What you need to know
- Apple is reportedly showing signs that it is working on its own search engine.
- The company is advertising for new search engineers.
- Its bot is crawling sites and Spotlight now bypasses Google.
Apple is showing signs that it is working on its own, privacy-first search engine according to a new report. The company is hiring search engineers and further obfuscating Google from things like Spotlight search, among other things.
According to Coywolf and Jon Henshaw, there are plenty of reasons to think that Apple might be working on its own search engine so it can ditch Google as its default option on iOS, iPadOS, and macOS. The first reason is the possibility that its deal with Google – one that rakes in huge sums of money every year – is coming to a close and that competition laws might ultimately put an end to it anyway. But there's more going on here, too.
As the report notes, Apple is already hiring engineers with an aim to bring artificial intelligence, machine learning, and more to its services and apps. Couple that with the fact that iOS 14 and iPadOS 14 don't show web-based search results in Spotlight – instead, pushing users directly to the sites they're searching for – and Henshaw posits that Apple is further trying to do away with external search.
Apple's Applebot web crawler has also been busy crawling pages of late, while Apple updated its Applebot support page to include more information for webmasters.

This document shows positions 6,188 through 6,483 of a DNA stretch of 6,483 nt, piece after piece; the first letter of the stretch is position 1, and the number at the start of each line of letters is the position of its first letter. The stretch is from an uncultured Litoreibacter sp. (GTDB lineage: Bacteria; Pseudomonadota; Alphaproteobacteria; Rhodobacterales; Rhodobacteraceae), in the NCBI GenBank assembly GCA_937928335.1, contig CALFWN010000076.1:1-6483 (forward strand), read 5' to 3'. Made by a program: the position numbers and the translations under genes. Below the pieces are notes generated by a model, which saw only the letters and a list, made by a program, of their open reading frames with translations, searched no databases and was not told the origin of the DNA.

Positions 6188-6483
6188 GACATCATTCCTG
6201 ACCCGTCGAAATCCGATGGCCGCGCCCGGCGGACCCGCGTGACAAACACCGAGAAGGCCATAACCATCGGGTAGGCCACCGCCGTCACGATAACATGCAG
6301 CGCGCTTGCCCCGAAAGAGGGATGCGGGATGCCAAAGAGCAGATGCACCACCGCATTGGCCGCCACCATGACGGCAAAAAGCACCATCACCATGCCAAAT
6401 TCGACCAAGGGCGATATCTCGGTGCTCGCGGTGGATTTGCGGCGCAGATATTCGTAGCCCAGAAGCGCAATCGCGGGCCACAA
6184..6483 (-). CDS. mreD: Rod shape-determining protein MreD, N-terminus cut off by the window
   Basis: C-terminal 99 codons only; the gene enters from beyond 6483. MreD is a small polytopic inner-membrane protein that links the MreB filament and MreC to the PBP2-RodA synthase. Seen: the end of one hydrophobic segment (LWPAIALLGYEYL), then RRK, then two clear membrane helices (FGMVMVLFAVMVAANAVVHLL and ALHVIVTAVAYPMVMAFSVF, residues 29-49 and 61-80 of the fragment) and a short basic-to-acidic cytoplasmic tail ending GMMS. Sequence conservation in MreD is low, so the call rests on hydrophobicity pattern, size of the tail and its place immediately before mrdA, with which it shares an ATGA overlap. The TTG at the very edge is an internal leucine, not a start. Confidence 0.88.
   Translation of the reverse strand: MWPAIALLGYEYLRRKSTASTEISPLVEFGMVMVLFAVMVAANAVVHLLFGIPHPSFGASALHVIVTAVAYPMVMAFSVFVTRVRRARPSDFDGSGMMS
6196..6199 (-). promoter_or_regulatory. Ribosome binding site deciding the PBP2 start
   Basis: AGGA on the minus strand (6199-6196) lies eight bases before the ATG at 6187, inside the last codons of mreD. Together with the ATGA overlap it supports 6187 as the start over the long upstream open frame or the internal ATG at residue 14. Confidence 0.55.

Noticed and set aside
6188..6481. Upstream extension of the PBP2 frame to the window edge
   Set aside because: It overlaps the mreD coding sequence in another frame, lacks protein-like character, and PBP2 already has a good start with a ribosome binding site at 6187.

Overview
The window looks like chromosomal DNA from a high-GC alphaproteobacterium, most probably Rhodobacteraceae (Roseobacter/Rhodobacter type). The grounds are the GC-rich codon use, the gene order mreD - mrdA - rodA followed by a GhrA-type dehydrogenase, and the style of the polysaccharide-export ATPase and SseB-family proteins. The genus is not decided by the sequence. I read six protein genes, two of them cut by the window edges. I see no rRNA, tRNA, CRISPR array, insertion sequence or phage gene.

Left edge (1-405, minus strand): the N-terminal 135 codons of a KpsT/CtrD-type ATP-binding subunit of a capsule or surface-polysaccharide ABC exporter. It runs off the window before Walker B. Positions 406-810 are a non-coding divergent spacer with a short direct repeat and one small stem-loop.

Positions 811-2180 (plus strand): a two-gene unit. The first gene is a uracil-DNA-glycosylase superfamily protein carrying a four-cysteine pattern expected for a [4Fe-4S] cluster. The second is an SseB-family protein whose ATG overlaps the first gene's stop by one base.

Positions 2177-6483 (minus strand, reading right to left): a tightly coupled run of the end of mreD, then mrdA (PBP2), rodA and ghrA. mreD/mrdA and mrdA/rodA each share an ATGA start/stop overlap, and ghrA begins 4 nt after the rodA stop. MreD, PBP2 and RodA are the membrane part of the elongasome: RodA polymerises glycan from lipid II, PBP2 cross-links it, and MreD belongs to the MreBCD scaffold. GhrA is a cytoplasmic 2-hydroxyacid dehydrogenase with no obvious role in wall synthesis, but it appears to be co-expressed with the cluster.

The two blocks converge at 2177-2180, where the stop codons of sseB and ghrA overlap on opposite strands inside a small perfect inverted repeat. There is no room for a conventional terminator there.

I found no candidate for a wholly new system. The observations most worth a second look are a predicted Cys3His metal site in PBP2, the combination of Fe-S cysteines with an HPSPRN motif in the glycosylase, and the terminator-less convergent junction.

- Added how to verify traffic from Applebot
- Expanded details on the Applebot user agent, including differences between its desktop and mobile version
- Expanded robots.txt rules
- Added a section stating that they don't just crawl HTML, but also render pages similar to Google
- Added a section on search rankings and the factors that affect how it ranks web search results
An Apple-built search engine makes plenty of sense for both users and the company alike. Apple gets to tout improved privacy and security by keeping everything in-house, something that will appeal to users on multiple levels. It also allows Apple to make predictions based on web search, iCloud data, and more while further strengthening platform "lock-in" to ensure Apple users remain Apple users moving forward.
The full Coywolf piece is worth a read whether you're interested in seeing how Apple could implement a search engine or are wondering what it means for your own website and SEO.
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Oliver Haslam has written about Apple and the wider technology business for more than a decade with bylines on How-To Geek, PC Mag, iDownloadBlog, and many more. He has also been published in print for Macworld, including cover stories. At iMore, Oliver is involved in daily news coverage and, not being short of opinions, has been known to 'explain' those thoughts in more detail, too.
Having grown up using PCs and spending far too much money on graphics card and flashy RAM, Oliver switched to the Mac with a G5 iMac and hasn't looked back. Since then he's seen the growth of the smartphone world, backed by iPhone, and new product categories come and go. Current expertise includes iOS, macOS, streaming services, and pretty much anything that has a battery or plugs into a wall. Oliver also covers mobile gaming for iMore, with Apple Arcade a particular focus. He's been gaming since the Atari 2600 days and still struggles to comprehend the fact he can play console quality titles on his pocket computer.